Etymology
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dale (n.)

level or gently sloping ground between low hills with a stream flowing through it, Old English dæl "vale, valley, gorge," from Proto-Germanic *dalaz "valley" (source also of Old Saxon, Dutch, Gothic dal, Old Norse dalr, Old High German tal, German Tal "valley"), perhaps from PIE *dhel- "a hollow" (source also of Old Church Slavonic dolu "pit," Russian dolu "valley"), or perhaps a substratum word. It was preserved by Norse influence in the north of England. Related: Dalesman.

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thalweg (n.)
1831, from German Thalweg "path along the bottom of a valley," from thal (see dale) + weg "road, path" (see way (n.)).
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dell (n.1)
Old English dell "dell, hollow, dale" (perhaps lost and then borrowed in Middle English from cognate Middle Dutch/Middle Low German delle), from Proto-Germanic *daljo (source also of German Delle "dent, depression," Gothic ib-dalja "slope of a mountain"); related to dale (q.v.).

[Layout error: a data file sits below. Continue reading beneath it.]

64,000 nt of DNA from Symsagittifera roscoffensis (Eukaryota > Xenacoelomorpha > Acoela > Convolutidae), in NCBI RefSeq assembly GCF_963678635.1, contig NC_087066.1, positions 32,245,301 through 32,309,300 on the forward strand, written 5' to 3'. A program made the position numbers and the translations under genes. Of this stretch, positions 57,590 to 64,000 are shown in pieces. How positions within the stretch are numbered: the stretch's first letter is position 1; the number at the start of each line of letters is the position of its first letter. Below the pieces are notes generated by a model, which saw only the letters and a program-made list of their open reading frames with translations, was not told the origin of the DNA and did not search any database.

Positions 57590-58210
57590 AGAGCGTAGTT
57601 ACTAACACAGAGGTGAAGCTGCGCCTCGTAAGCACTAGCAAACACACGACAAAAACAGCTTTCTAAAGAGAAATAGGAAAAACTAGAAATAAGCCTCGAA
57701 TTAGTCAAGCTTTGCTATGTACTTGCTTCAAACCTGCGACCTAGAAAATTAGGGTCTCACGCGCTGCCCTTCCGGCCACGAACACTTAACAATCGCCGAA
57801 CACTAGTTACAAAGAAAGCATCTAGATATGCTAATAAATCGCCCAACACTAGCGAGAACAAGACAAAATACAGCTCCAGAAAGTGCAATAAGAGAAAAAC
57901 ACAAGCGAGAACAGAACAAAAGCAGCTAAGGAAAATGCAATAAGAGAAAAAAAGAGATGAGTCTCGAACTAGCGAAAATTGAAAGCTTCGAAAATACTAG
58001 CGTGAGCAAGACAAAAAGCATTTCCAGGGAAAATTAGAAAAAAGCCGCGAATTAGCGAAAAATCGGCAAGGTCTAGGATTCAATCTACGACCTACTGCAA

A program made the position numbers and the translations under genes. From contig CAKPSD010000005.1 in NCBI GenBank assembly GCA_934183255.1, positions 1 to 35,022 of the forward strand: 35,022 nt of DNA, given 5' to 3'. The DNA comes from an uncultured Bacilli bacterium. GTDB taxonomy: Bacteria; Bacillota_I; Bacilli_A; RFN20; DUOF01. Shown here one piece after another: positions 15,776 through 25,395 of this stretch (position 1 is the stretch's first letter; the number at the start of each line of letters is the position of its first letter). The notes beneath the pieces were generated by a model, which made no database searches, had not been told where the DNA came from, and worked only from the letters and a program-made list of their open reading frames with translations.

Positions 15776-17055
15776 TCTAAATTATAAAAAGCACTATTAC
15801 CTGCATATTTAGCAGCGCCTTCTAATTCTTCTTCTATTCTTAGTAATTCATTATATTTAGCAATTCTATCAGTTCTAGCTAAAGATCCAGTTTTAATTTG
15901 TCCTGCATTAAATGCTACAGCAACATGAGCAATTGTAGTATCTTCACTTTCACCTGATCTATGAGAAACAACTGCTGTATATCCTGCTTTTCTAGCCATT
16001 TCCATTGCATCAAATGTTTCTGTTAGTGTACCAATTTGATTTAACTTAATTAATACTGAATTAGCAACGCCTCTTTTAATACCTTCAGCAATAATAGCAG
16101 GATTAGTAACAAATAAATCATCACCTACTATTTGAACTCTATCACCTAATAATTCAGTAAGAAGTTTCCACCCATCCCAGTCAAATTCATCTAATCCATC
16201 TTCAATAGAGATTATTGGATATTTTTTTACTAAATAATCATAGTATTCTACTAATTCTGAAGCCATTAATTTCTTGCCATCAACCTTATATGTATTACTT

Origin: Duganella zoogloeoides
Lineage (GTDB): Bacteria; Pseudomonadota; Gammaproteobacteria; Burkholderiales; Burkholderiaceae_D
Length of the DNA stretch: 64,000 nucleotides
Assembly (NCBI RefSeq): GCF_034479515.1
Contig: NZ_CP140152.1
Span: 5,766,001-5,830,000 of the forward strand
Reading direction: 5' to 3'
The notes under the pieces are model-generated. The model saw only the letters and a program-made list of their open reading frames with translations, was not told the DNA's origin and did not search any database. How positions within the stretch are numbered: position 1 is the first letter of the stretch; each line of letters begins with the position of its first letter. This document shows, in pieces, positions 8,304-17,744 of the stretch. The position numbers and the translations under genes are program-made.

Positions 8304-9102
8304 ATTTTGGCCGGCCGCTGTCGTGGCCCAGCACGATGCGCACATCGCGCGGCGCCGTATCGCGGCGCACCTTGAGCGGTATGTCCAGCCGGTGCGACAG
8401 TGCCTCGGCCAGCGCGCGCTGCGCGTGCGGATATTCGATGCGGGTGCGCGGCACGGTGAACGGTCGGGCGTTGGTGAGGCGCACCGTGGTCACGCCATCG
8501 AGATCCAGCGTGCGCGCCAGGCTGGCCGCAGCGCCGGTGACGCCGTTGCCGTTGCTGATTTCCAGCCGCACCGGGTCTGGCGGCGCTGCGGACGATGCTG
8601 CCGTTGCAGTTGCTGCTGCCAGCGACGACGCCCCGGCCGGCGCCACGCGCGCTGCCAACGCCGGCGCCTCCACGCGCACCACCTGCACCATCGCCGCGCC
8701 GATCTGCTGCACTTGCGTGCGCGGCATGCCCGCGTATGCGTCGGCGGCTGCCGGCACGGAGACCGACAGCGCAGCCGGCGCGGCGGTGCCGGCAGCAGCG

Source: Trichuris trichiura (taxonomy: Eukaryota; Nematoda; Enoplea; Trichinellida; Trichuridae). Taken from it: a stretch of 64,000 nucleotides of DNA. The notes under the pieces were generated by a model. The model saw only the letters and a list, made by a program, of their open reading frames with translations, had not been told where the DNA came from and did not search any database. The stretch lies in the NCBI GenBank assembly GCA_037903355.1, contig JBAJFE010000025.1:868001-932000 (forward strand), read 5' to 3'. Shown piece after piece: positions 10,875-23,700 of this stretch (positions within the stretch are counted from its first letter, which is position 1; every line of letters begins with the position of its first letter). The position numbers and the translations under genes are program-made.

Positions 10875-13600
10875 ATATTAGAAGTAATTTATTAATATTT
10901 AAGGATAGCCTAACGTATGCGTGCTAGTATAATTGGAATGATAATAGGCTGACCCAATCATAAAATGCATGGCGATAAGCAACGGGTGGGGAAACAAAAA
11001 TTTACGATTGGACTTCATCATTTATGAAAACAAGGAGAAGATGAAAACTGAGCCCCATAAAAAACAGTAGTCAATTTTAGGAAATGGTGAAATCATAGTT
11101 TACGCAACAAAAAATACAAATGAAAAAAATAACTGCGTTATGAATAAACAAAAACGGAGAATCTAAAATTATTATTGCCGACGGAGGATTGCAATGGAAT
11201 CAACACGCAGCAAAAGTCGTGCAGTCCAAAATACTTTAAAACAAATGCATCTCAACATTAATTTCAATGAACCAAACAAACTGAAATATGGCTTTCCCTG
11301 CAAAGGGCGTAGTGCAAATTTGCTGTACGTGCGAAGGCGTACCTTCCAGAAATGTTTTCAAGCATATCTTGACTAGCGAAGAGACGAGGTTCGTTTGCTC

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dollar (n.)

"monetary unit or standard of value in the U.S. and Canada," 1550s, daler, originally in English the name of a large, silver coin of varying value in the German states, from Low German daler, from German taler (1530s, later thaler), abbreviation of Joachimstaler, literally "(gulden) of Joachimstal," coin minted 1519 from silver from mine opened 1516 near Sankt Joachimsthal, town in Erzgebirge Mountains in northwest Bohemia. German Tal is cognate with English dale. The spelling had been modified to dollar by 1600.

The thaler was from 17c. the more-or-less standardized coin of northern Germany (as opposed to the southern gulden). It also served as a currency unit in Denmark and Sweden (and later was a unit of the German monetary union of 1857-73 equal to three marks).